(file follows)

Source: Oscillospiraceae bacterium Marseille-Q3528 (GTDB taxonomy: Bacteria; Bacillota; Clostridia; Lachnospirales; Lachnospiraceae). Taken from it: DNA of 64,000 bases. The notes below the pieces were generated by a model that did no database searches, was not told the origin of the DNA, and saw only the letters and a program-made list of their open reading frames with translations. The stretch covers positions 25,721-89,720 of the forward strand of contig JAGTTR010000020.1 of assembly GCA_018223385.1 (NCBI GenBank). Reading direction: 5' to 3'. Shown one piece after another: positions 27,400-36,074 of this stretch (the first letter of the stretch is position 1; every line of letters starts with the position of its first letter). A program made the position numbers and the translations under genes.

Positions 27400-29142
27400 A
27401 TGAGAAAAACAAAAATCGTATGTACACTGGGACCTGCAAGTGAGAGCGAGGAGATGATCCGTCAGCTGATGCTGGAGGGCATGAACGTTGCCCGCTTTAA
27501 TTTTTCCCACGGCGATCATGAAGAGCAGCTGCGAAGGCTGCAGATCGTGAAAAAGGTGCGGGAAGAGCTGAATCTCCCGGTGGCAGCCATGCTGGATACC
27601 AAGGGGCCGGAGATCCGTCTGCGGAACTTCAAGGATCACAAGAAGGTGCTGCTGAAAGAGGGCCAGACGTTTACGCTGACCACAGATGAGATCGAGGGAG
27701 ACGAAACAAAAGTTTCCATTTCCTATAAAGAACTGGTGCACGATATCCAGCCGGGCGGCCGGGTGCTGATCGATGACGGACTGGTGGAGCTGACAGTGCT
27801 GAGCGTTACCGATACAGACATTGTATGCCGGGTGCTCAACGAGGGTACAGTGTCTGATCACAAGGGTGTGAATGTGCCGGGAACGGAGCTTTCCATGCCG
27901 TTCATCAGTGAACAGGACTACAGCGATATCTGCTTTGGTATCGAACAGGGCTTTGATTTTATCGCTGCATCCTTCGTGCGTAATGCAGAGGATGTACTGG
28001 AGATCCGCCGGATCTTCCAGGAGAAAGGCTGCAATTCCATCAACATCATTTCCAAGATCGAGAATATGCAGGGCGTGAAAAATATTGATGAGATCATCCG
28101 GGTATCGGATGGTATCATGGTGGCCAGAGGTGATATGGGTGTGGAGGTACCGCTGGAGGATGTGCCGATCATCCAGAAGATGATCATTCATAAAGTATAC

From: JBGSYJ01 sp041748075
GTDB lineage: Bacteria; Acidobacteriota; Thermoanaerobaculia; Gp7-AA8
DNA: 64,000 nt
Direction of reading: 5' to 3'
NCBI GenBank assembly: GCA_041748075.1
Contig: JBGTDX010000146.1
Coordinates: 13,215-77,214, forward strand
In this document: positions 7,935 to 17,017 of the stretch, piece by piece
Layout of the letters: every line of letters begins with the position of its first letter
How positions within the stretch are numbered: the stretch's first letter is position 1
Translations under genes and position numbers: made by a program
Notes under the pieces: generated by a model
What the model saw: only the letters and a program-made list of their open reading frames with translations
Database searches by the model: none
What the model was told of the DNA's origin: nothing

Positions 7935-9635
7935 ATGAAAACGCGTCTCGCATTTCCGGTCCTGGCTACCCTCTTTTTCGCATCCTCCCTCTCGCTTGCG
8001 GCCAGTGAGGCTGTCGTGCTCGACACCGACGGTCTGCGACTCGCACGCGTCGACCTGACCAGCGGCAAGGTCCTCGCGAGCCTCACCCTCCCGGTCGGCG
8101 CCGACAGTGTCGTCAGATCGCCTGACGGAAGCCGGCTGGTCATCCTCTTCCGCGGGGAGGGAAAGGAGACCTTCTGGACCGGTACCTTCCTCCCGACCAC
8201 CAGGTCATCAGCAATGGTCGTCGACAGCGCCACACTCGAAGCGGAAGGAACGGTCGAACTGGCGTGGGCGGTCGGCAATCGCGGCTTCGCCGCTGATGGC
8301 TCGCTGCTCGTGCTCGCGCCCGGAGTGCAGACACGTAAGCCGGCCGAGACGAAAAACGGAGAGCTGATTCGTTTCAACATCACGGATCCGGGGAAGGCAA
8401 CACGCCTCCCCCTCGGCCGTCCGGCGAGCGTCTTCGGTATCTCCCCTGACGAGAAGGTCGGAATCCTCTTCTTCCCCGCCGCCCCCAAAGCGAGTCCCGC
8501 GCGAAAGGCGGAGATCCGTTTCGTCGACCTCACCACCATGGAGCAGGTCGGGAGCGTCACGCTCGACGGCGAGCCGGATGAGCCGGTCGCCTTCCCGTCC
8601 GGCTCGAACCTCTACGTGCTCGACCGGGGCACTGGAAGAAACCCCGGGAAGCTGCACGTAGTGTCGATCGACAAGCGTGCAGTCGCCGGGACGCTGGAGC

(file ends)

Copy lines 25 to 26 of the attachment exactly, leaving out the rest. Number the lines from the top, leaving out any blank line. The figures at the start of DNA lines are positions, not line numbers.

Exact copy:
Database searches by the model: none
What the model was told of the DNA's origin: nothing